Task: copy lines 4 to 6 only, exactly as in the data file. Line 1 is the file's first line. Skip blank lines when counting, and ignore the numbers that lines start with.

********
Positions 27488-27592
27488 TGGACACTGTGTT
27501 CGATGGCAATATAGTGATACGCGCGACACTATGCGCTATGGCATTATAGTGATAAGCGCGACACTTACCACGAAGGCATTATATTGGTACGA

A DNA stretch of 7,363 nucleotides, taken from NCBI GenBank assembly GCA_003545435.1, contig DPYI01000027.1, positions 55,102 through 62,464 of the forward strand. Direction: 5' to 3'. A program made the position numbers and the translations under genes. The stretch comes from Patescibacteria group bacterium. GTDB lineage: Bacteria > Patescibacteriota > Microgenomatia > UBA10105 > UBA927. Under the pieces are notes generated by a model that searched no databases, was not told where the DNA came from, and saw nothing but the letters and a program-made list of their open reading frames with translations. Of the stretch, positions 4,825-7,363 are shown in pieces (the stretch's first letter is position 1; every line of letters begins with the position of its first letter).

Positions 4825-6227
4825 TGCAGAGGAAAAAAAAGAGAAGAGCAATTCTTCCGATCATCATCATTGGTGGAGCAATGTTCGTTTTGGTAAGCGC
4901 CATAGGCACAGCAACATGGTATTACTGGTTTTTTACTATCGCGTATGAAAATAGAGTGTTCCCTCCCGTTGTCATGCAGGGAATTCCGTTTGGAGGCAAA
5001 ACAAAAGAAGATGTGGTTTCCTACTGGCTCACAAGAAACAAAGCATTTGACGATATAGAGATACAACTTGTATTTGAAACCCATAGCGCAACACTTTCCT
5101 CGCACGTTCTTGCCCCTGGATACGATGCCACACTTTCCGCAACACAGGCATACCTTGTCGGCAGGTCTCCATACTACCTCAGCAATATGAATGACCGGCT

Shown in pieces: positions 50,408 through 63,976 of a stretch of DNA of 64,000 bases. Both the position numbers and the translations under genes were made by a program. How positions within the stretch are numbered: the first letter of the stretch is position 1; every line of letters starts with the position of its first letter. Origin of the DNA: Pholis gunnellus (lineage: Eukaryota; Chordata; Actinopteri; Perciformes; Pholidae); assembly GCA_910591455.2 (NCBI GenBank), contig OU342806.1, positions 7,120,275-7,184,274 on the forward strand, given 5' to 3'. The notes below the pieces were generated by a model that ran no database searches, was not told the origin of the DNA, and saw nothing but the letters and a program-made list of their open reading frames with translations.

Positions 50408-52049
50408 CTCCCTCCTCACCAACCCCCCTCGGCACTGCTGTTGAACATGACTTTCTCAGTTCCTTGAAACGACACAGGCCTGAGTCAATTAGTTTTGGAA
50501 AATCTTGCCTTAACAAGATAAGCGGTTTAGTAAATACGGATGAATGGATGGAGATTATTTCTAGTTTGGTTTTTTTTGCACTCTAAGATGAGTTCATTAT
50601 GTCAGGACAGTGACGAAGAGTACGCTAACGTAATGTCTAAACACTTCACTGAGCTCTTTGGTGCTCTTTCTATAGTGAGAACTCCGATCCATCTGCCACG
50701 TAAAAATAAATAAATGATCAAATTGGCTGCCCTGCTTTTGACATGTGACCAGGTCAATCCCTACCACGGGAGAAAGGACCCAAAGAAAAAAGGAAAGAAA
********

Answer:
A DNA stretch of 7,363 nucleotides, taken from NCBI GenBank assembly GCA_003545435.1, contig DPYI01000027.1, positions 55,102 through 62,464 of the forward strand. Direction: 5' to 3'. A program made the position numbers and the translations under genes. The stretch comes from Patescibacteria group bacterium. GTDB lineage: Bacteria > Patescibacteriota > Microgenomatia > UBA10105 > UBA927. Under the pieces are notes generated by a model that searched no databases, was not told where the DNA came from, and saw nothing but the letters and a program-made list of their open reading frames with translations. Of the stretch, positions 4,825-7,363 are shown in pieces (the stretch's first letter is position 1; every line of letters begins with the position of its first letter).

Positions 4825-6227
4825 TGCAGAGGAAAAAAAAGAGAAGAGCAATTCTTCCGATCATCATCATTGGTGGAGCAATGTTCGTTTTGGTAAGCGC